Serpentine Gallery Architect and Landscaper Converse


Photo: B. Alter
In plein air, the architect Peter Zumthor and the garden designer Piet Oudolf discussed their joint project: the Serpentine Gallery Pavilion. Each summer for the past eleven years, the Serpentine Gallery commissions a different architect to design a pavilion on the adjacent park lands.

The flowers in the garden were in glorious autumn bloom and the temporary building served as a frame for them. The two men spoke about its conception to a rapt audience in the pavilion.
Photo: B. Alter

Peter Zumthorp, the Swiss architect (left above), spoke about the development of the pavilion. He said in the beginning of his career he wasn't interested in landscapes but as he developed it became the most important part of his work. Eventually the object/building disappeared and it was just the landscape that remained.

He saw the pavilion as a frame with the plants in the middle and the sky above. It was a park within a park. The building was merely an instrument to look at the garden; a stage. He likes the pure black of it because it reminded him of abstract expressionism.

He wanted to keep the garden part narrow so that it was intimate. He purposely did not want a circle with a centre. It is about walking around, he wanted people to circulate.


Photo: B. Alter

Piet Oudolf is the Dutch designer (right above) of the garden. He said that Zumthorp left him free to design whatever he wanted. He was very nervous about the planting. The plants were grown in England because it is an English garden and he was commuting from Holland so couldn't see how they were growing. Because of the growing season he didn't start with mature plants and didn't have the luxury of time for them to get established. The plants had to perform instantly, from July onwards.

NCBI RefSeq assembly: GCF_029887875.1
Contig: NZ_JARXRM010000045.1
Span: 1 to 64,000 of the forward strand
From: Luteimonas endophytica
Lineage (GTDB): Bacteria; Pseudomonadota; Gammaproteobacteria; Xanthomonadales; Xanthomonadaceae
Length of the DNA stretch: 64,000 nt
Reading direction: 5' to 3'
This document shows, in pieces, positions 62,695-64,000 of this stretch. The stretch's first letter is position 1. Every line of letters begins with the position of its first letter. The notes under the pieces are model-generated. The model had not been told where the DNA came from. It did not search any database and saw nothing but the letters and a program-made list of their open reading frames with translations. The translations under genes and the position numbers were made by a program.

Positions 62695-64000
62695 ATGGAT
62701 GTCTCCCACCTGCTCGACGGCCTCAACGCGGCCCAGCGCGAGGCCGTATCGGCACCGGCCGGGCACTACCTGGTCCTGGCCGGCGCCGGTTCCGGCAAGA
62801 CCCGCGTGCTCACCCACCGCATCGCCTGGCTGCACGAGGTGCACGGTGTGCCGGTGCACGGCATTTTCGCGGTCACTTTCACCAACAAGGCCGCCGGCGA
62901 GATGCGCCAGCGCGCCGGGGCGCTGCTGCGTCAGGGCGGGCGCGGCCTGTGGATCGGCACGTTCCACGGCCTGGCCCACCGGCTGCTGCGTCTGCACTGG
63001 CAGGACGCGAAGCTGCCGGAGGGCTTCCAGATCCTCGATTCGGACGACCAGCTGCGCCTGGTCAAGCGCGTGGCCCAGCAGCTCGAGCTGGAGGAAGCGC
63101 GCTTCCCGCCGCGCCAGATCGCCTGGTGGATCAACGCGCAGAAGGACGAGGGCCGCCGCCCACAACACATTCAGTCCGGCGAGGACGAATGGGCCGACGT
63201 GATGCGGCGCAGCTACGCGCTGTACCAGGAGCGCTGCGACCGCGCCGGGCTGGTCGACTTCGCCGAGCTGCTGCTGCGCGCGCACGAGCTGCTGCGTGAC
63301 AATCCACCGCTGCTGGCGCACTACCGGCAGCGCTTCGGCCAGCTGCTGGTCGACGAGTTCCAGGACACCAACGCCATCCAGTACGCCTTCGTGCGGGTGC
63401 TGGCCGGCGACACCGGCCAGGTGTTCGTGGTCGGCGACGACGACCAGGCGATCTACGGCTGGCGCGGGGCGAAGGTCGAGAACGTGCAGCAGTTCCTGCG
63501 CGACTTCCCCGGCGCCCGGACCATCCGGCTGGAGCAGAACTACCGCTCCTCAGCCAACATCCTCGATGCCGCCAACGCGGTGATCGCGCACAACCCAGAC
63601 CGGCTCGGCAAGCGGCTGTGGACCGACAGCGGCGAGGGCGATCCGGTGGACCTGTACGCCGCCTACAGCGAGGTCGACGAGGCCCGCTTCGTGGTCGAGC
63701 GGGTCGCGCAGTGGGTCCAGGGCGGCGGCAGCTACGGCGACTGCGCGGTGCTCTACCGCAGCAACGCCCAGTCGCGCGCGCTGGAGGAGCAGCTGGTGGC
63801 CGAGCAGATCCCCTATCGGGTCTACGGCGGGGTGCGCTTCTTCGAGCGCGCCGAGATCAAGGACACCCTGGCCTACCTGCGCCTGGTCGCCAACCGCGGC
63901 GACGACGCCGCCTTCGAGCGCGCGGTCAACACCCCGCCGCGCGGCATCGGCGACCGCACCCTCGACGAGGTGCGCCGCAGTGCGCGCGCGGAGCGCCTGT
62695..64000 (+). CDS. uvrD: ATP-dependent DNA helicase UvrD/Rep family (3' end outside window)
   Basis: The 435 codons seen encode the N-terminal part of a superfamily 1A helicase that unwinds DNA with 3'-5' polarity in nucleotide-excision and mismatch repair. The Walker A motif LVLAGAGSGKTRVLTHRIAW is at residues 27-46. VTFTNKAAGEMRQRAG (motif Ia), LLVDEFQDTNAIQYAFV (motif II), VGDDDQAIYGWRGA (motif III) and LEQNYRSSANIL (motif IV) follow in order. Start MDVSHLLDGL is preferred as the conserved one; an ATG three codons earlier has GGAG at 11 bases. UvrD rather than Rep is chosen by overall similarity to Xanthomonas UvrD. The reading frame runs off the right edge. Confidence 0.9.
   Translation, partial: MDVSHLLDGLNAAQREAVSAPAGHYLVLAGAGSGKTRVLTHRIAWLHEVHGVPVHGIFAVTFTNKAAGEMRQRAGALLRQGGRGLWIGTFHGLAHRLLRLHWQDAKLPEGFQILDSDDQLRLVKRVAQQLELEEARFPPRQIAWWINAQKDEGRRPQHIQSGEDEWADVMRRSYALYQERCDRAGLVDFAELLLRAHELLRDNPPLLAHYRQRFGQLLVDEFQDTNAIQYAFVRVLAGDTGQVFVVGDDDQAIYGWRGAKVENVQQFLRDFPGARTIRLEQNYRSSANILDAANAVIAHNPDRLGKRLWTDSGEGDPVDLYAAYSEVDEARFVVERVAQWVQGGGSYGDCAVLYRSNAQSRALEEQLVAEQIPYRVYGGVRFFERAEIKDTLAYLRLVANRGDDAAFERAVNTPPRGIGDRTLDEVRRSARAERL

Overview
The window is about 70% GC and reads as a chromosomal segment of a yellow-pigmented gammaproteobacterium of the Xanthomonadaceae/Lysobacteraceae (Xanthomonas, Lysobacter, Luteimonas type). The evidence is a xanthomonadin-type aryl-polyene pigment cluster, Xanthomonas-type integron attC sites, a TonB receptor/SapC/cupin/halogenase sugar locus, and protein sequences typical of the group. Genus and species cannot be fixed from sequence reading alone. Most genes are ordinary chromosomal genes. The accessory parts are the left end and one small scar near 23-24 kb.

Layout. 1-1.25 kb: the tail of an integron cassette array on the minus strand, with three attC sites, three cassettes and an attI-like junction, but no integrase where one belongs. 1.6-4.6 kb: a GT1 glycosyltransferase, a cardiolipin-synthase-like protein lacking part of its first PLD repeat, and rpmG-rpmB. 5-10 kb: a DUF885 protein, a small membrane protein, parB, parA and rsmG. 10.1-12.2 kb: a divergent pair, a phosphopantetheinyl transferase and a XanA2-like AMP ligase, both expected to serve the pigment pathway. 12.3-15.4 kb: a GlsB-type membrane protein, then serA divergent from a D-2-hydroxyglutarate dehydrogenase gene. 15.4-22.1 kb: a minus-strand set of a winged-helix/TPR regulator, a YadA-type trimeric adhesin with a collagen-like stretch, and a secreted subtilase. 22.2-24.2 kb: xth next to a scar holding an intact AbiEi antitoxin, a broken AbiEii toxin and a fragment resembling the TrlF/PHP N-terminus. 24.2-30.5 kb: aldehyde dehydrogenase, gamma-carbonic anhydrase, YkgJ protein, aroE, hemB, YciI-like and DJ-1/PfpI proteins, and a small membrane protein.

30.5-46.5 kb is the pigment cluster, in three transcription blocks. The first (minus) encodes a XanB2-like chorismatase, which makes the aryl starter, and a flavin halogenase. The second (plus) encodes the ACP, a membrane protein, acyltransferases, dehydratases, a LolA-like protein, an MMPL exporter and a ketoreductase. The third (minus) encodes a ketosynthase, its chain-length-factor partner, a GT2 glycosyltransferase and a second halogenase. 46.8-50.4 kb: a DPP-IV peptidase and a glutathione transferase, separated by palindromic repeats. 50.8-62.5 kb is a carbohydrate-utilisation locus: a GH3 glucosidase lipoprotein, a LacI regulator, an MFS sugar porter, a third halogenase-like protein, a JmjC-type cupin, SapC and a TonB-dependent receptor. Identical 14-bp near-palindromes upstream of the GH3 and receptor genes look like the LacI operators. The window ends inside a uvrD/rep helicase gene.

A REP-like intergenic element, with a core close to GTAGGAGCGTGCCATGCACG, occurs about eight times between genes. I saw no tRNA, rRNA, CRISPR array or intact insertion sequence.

Oudolf talked about his development as a designer; he said that he never understood plant design--his way was more spontaneous and copied nature. He had an intuitive instinct about putting things together.

He likes to use wild flowers and different grasses which have become his signature style. The key is that they look wild but they behave well. As he reiterated: being wild and looking wild is very different.


Photo: B. Alter

The garden has matured now, in autumn, and is in full glory. The Joe Pye weed (Eupatorium) is big and over-blown. Creamy white plumes from bugbane and knotweed wave in the wind. Dark red monarda add a spot of colour. There are gentle purples from the asters and astrantia and deep purple from monkshood. Grasses sway in the breeze.


Photo: B. Alter

There a was a short concert afterward. Hence the musicians at work: the composer Fritz Hauser (right above) and Peter Zumthor (son of). The music was atonal, played on two drums for the most part, with some delicate suspended cymbals as well. Hypnotic.


Photo: B. Alter

The table and chairs, designed by Peter Zumthor, are for sale in a limited edition. They are light and compact and would be perfect for a small terrace or balcony.

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Tags: Architects | Designers

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